Background for PDX models
In the discovery and development of cancer drugs, new drugs must be pre-tested for various aspects of the drug in the cancer model from discovery to the preparation and then to clinical trials, which requires the use of a cancer model.
The early model of cancer was the NCI-60 cell line, which has deepened the understanding of cancer after 25 years of research. However, NCI-60 cells have shown a large difference with the original NCI-60 cells after many generations and are no longer suitable for cancer models. Finally, NCI-60 cell line was replaced by human-derived tumor tissue xenograft model, that is the PDX model.
Brief Introduction to Patient-derived Tumor Xenograft Model
Patient-derived tumor xenografts (PDX) are created when cancerous tissue from a patient’s primary tumor is implanted directly into an immunodeficient mouse. PDX models are providing solutions to the challenges that researchers face in cancer drug research such as positive tumor responses in mouse models but not translating over when the study is implemented in humans. As a result, PDX cancer models are becoming popular models in cancer drug research. At present, PDX model is widely used in in vivo experiments of anti-cancer drugs, including pharmacodynamic evaluation of antineoplastic drugs, screening of novel anti-cancer drugs, combination drug testing and research on drug resistance of tumors, which have great contributions to cancer research.
The Limitation and Development of PDX models
On October 9, 2017, the Todd Golub team disputed the status of the PDX model in oncology treatment and the results are published in Nature Genetics.
Researchers tracked 1110 PDX models covering 24 types of cancers, transferring tumor tissue from one mouse to the next and collecting the relevant genetic data. The results show that there is some variation in the data of mice compared to the genetic data of the tumor cells in the human body as the tumor tissue is delivered in mice. For instance, glioblastoma chromosome 7 copy number gains in the human body, whereas it decreases in mice. The researchers suppose that this change may be due to the different response of the PDX model to cancer drugs. In addition, the researchers also tested the PDX model for other cancers, of which similar results were found in 15% of Pbyodels.
In fact, the results can be explained by the following two aspects:
. Different tumor environment
The reason for choosing PDX model but not in vitro cultured cell line is that the tumor environment is different. While transplanting a patient’s tumor tissue into a mouse may affect the evolution of the cell and then alter the gene for the cancer cell in some way. CAR-T therapy has a significant effect in hematological tumors, but the research progress in solid tumors is slow, one of the reasons is that The solid tumor has a more complicated microenvironment.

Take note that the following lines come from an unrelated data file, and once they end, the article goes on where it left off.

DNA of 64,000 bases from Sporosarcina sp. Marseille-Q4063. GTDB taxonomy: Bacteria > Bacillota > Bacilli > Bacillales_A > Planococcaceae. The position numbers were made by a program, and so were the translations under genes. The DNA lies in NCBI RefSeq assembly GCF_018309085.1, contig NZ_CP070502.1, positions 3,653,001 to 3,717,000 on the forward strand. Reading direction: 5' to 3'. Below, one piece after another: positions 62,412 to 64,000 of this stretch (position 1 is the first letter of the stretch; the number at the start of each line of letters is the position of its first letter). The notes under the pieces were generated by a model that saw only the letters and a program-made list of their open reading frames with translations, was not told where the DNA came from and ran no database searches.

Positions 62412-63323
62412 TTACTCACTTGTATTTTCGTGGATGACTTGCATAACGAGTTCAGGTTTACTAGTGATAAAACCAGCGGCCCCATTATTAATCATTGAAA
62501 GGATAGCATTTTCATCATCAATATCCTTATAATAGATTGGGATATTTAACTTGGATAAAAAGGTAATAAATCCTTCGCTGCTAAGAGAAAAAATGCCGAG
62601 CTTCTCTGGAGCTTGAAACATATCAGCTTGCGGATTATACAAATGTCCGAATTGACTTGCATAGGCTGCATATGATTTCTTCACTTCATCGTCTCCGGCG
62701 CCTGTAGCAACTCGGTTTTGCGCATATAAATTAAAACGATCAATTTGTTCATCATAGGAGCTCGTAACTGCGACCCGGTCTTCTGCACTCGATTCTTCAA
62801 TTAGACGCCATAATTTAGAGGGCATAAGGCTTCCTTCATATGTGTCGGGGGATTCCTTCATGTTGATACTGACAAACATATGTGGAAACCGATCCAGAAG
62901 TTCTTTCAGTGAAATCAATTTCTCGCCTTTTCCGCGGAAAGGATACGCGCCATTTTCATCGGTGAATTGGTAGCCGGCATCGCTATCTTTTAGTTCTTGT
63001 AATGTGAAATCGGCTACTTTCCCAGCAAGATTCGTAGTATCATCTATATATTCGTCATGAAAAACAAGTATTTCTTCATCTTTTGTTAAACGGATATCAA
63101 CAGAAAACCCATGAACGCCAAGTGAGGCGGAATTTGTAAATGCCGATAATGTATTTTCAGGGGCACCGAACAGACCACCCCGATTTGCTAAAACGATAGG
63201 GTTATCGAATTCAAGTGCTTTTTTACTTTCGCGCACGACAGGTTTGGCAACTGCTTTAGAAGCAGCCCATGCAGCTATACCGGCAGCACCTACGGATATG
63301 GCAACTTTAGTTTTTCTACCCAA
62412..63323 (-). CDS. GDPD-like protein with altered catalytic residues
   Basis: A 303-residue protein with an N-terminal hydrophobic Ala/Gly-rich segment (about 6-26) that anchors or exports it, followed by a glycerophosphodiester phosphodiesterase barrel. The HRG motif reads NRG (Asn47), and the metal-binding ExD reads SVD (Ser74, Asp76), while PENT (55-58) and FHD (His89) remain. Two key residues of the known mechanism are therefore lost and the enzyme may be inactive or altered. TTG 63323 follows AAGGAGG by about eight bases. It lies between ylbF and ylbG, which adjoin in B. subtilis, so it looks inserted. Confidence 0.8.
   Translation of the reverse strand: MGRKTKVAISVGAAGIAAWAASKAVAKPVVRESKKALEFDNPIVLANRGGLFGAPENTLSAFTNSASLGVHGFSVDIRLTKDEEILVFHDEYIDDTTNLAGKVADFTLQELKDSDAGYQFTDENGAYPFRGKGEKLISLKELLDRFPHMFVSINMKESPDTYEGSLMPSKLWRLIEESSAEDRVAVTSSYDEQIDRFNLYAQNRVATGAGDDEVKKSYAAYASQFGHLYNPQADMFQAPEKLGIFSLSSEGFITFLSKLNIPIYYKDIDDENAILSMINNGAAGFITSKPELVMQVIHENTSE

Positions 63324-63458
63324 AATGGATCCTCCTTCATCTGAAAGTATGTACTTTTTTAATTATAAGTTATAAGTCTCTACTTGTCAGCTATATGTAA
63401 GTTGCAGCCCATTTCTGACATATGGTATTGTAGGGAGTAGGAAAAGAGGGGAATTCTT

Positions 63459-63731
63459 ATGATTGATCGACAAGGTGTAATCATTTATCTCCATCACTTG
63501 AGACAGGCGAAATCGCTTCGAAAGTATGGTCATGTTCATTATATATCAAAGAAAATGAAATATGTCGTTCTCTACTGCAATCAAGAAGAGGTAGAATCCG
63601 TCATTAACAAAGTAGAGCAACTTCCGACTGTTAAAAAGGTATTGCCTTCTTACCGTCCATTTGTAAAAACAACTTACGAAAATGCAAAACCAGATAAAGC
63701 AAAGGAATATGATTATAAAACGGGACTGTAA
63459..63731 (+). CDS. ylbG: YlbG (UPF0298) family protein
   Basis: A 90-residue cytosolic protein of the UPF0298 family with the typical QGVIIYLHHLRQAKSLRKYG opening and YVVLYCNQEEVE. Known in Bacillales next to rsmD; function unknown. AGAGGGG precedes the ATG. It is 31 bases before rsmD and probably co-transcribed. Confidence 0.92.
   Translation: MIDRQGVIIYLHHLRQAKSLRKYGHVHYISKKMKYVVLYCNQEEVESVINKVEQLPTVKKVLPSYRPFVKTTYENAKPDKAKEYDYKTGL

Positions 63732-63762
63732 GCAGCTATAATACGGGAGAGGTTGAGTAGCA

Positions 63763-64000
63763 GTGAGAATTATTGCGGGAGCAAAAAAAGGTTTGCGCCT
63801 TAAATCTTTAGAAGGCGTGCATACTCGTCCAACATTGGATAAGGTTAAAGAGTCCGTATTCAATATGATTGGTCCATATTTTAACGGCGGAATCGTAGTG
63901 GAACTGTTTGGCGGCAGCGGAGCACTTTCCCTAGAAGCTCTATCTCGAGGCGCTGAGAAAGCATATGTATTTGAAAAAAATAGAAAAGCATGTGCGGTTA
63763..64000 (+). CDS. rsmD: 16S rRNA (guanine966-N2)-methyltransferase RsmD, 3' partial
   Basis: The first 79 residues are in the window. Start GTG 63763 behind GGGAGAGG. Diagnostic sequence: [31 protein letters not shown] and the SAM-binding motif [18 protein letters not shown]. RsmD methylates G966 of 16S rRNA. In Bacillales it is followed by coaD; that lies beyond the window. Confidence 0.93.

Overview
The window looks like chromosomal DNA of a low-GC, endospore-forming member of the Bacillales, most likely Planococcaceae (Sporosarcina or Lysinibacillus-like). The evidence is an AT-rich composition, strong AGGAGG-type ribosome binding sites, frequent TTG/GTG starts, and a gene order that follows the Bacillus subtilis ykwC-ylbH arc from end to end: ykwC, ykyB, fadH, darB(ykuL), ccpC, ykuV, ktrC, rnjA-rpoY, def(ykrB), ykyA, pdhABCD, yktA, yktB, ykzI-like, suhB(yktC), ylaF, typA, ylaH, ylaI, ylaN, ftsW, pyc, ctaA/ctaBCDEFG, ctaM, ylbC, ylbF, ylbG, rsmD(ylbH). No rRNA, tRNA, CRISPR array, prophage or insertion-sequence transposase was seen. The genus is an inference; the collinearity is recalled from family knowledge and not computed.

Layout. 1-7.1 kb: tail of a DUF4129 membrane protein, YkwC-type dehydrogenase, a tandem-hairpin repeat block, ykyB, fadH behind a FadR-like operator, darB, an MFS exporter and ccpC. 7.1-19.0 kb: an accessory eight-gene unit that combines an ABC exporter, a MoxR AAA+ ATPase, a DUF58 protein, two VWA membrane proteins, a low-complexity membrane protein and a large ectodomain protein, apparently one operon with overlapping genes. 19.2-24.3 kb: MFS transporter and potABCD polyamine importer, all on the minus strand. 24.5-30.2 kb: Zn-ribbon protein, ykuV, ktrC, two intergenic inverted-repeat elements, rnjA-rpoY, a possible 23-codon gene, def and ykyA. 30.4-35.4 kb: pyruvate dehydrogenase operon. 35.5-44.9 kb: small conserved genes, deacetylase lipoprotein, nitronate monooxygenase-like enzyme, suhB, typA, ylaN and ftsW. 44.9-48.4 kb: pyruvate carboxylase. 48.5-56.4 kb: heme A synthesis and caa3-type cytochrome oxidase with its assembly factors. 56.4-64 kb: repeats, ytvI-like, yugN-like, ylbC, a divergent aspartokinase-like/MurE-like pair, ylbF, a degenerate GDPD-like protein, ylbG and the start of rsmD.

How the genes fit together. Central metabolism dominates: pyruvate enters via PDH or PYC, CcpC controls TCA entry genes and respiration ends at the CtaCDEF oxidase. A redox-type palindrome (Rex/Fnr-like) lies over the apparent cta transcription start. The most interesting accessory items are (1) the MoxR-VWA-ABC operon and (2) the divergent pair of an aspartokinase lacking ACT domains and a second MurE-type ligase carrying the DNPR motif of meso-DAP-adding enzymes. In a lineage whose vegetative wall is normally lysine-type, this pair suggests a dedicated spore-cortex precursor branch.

. The application of Immunodeficient Mice
Immunodeficient mice are selected for establishing the PDX model, which aims to reduce rejection and improve graft survival, but meanwhile, the immune microenvironment in mice was absentation, and finally lead to the response to the drugs was greatly different.
However, this does not mean that PDX model is not suitable as a cancer model, instead, it just proves that PDX model is not a panacea. David Sidransky, an oncologist at Johns Hopkins School of Medicine in Baltimore, established PDX models of 92 patients and conducted a dosing study, the results published in August showed that the correlation is up to 87% between the response to drugs of patients and the associated PDX models.
The truth of cancer determines the difference between the patients. For patients with the same type of cancer, a kind of drug is effective for patient A, but not necessarily effective in patient B. The PDX model is still indispensable for the treatment of individuals with heterogeneous or rare cancers. It can predict the effect of drugs on the tumor but also provide different treatments for different patients. Meanwhile, PDX model will also help individualized treatment, finally achieving the “private customization” in a real sense.
‘No model is perfect, but many are useful’, researchers have known that PDX models have limitations, moreover, building PDX models typically takes months to complete, which is not good news for patients in need of medication, not to mention the low modulus of PDX models. However, researchers still tried every possible method to improve the PDX model, such as transplanting the tumor tissue directly to the corresponding site rather than subcutaneously, treating the mice humanely, and even constructing a transgenic mouse model that simulates a complete human immunity.
Researchers believe that PDX models will play a more important role in the treatment of types of cancer, it will a big improvement, but not a hurdle. We will also look forward to the further development and application.